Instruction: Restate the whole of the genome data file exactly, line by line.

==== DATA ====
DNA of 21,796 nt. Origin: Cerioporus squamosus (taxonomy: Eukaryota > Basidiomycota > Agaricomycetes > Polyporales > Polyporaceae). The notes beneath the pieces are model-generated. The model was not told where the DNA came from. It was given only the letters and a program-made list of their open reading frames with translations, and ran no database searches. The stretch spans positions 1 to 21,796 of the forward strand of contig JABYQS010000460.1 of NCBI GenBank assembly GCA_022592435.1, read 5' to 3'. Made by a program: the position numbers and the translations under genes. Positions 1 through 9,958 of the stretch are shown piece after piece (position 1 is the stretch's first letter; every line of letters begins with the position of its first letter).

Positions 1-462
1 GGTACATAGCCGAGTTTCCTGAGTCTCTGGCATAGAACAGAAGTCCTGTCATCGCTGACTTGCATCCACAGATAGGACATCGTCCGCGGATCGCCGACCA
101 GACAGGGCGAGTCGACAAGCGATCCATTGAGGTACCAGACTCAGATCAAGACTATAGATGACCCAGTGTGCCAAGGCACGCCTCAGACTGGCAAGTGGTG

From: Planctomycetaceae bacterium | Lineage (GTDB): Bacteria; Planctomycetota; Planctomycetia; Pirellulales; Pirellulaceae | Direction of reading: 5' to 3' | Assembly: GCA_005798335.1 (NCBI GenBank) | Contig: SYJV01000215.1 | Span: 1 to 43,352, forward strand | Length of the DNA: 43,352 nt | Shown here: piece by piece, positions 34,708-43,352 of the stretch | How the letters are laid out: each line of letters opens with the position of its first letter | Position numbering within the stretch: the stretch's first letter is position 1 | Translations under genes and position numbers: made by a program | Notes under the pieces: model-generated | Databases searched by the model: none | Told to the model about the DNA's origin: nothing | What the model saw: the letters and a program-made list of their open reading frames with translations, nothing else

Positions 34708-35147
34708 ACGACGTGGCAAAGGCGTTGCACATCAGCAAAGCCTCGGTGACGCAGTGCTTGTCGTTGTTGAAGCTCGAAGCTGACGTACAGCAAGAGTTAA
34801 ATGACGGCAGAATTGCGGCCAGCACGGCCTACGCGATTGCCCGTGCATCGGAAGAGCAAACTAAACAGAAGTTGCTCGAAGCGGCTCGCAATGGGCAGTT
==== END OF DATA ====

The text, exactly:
DNA of 21,796 nt. Origin: Cerioporus squamosus (taxonomy: Eukaryota > Basidiomycota > Agaricomycetes > Polyporales > Polyporaceae). The notes beneath the pieces are model-generated. The model was not told where the DNA came from. It was given only the letters and a program-made list of their open reading frames with translations, and ran no database searches. The stretch spans positions 1 to 21,796 of the forward strand of contig JABYQS010000460.1 of NCBI GenBank assembly GCA_022592435.1, read 5' to 3'. Made by a program: the position numbers and the translations under genes. Positions 1 through 9,958 of the stretch are shown piece after piece (position 1 is the stretch's first letter; every line of letters begins with the position of its first letter).

Positions 1-462
1 GGTACATAGCCGAGTTTCCTGAGTCTCTGGCATAGAACAGAAGTCCTGTCATCGCTGACTTGCATCCACAGATAGGACATCGTCCGCGGATCGCCGACCA
101 GACAGGGCGAGTCGACAAGCGATCCATTGAGGTACCAGACTCAGATCAAGACTATAGATGACCCAGTGTGCCAAGGCACGCCTCAGACTGGCAAGTGGTG

From: Planctomycetaceae bacterium | Lineage (GTDB): Bacteria; Planctomycetota; Planctomycetia; Pirellulales; Pirellulaceae | Direction of reading: 5' to 3' | Assembly: GCA_005798335.1 (NCBI GenBank) | Contig: SYJV01000215.1 | Span: 1 to 43,352, forward strand | Length of the DNA: 43,352 nt | Shown here: piece by piece, positions 34,708-43,352 of the stretch | How the letters are laid out: each line of letters opens with the position of its first letter | Position numbering within the stretch: the stretch's first letter is position 1 | Translations under genes and position numbers: made by a program | Notes under the pieces: model-generated | Databases searched by the model: none | Told to the model about the DNA's origin: nothing | What the model saw: the letters and a program-made list of their open reading frames with translations, nothing else

Positions 34708-35147
34708 ACGACGTGGCAAAGGCGTTGCACATCAGCAAAGCCTCGGTGACGCAGTGCTTGTCGTTGTTGAAGCTCGAAGCTGACGTACAGCAAGAGTTAA
34801 ATGACGGCAGAATTGCGGCCAGCACGGCCTACGCGATTGCCCGTGCATCGGAAGAGCAAACTAAACAGAAGTTGCTCGAAGCGGCTCGCAATGGGCAGTT